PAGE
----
I tend to follow a few leaders outside the industry when I can. It keeps teaching me how to best bridge the technical community with the non-technical. One of those people is Seth Godin, a leading voice in the branding, marketing and communication field.

He recently put out a post about considering your choice of employment and how it affects you and your career. Here's an excerpt:
Work in a high stress place and you're likely to become a highly stressed person, and your interactions will display that. Work for a narcissist and you'll develop into someone who's good at shining a light on someone else, not into someone who can lead. Work for someone who plays the fads and you'll discover that instead of building a steadily improving brand, you're jumping from one thing to another, enduring layoffs in-between gold rushes. Work for a bully and be prepared to be bullied.

- Seth Godin
I got to thinking about this and reflected on my past jobs. I have to admit that whenever I work for a company where there is doom and gloom, I tend to get depressed. After surviving quite a few layoffs and bankrupt companies in the .com bust, I'm always keeping on top of the rumor-ville and pessimistic side of business so that I stay prepared. My experiences working with usability focused people after having a science degree make me very analytical, but yet creative. My time in the agile community has put extra power behind my feelings of integrity, respect, and the importance of team and transparency.

It is amazing to see how experiences wipe off on you and mold your personality.

If you are in the situation where you are considering future employment, you should be measuring the potential employer by this type of criteria. I dug up these notes from the Agile 2008 conference and think they are a good starting point for interviewing (full-time or contract) if you are looking for an agile-like environment:

  1. Integrity is No. 1 and I look for this in the people I enter into business with. (Want to enjoy my work!)
  2. I will not sacrifice/trade away building long-term relationships for short-term profits. (Want to build repeatable business!)
  3. I will not sacrifice/trade away enjoyment in my work over generating dramatic profit growth. (Want to not burn out!)
  4. I want to be intellectually and socially responsible to my customers, family, and community (Want to grow and learn!)
  5. I look to enter into engagements with strong sponsorship and clear authority for me to execute. (Want to be able to do what I promise!)
  6. I recognize individuals are the ultimate source of value and need environment where they can make a difference (I value people over process/tools)
  7. I look to attract and mentor talent and partnerships that shares my objectives and values. (Want to work with good people!)
  8. I look to engage customers through frequent interactions and process transparency – prefer customer collaborations vs. contract negotiations. (Want to earn and keep trust!)
  9. I look to deliver simple eloquent working solutions over complex and unsustainable solutions (I want to deliver results!)
  10. I look to enter engagements that leverage all my talents and grow my business reputation – innovate, solve the unsolved (SWAT), and deliver full-solutions where others won’t. (Want to build my niche!)
- Lynne Ralston

Friday, October 24, 2008

Think of the children...

Why should we think about finding something better than the old way of doing things?

So your little boy doesn't make a sign saying "My daddy doesn't have time for me anymore."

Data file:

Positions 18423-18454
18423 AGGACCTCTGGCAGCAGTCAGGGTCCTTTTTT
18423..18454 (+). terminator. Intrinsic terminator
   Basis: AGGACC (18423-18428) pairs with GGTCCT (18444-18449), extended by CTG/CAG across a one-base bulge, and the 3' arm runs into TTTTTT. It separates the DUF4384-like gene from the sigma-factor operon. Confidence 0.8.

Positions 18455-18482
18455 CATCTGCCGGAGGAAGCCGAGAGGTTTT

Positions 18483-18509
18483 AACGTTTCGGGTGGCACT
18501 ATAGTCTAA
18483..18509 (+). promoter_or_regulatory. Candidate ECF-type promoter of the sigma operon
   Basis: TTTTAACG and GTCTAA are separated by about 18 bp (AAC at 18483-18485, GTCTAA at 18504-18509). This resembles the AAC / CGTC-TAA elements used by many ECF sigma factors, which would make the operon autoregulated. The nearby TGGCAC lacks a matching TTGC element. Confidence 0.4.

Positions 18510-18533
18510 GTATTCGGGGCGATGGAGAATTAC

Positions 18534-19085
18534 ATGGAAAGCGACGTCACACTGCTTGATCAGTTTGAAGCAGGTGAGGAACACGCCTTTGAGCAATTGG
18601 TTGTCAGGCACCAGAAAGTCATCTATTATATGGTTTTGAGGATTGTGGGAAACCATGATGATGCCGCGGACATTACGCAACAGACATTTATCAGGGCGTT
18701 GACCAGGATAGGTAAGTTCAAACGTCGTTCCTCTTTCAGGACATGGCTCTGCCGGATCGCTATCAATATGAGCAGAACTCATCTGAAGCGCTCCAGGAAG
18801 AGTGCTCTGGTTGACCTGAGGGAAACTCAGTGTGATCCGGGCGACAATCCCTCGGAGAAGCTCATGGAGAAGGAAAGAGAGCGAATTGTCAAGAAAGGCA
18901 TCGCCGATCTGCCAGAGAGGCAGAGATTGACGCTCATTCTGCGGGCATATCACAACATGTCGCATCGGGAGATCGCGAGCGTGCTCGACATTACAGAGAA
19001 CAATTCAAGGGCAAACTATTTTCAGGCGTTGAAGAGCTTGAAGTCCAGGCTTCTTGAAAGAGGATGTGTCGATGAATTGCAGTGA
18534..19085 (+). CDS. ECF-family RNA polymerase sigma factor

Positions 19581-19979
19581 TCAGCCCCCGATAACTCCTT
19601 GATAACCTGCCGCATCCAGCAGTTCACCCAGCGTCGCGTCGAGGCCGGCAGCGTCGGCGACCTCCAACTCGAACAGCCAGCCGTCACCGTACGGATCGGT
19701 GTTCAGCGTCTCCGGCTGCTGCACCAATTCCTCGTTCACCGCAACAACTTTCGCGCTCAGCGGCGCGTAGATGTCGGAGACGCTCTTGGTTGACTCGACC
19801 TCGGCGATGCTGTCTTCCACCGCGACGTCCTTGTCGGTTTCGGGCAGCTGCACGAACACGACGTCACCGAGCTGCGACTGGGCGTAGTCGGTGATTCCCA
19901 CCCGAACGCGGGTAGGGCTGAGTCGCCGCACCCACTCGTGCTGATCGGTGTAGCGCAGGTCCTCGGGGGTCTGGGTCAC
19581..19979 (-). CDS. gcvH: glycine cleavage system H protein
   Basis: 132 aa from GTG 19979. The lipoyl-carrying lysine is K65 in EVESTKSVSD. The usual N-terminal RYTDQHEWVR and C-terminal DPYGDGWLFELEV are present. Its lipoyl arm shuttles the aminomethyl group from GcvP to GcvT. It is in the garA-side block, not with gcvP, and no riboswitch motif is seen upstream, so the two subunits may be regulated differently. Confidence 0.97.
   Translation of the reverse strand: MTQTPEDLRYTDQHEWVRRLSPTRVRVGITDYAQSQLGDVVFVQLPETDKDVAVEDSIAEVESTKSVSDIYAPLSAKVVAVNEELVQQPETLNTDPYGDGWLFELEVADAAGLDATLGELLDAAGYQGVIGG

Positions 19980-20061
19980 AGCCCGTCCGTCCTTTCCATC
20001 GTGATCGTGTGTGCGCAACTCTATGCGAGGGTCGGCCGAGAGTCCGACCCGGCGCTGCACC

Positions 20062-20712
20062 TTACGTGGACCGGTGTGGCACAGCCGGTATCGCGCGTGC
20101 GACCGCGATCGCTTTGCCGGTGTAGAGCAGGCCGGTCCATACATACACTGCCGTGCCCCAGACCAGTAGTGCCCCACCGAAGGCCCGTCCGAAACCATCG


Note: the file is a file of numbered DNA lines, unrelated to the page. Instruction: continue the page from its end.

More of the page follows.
Enjoy your Friday!

Thursday, October 23, 2008

Embrace Change != Schizophrenia

One of the most common misconceptions about Agile is that "embrace change" is a mantra that implies "do whatever you want". This is not true.

Instead of writing more about this, I'm just going to direct you to a great post I found this morning about the top five secrets to successfully implementing agile by braintrust software. Summarized, their points include:
  • Ease Your Way Into It
  • Be pragmatic in your approach
  • Embrace Change
  • Practice Servant Leadership
  • Find the right customer for a pilot
It's a really good description (better than I can write) and I really like their 3rd and 4th points. So feel free to click through and check it out.

Nail, meet Hammer....

I've touched on the topic before:
Well, Jeff Langr tackles a similar question. Complete Stories, not Iterations. Nail, hammer, bang. Repeat.

Figured it might make sense to hear it from someone else if you haven't gotten the message yet. If you have, then here's another source to use when explaining it to someone else.

Wednesday, October 22, 2008

What is Shu Ha Ri?

There are times when we try to communicate an idea to someone and we struggle to do so. My dad is a mechanic, so when he tries to explain the inner workings of a combustion engine to me, I'm lost. When I try to explain to him how software is built, he's lost. We have to recognize that as an expert on a certain domain, you can't talk to others as if they are too. This is where the concept of Shu Ha Ri comes into play. (For a more formal description of Shu Ha Ri, check out Martin Fowler's description.)

Shu Ha Ri is borrowed from martial arts. It defines 3 levels of learning-

Shu - Imitation. You do something by copying someone else. You don't question it. The teacher gives you a prescriptive solution to a problem that covers most of your needs. It may not be the most efficient or best solution, but it is simple to learn and covers most of the situations you encounter.

Ha - Understanding. You start to see the reason behind what the teacher taught you. You modify it to still fit the core philosophy, but streamline it for you. You also start to see that the solution doesn't solve every problem and therefore seek your teacher for new ideas and solutions, or you might even seek other teachers for solutions.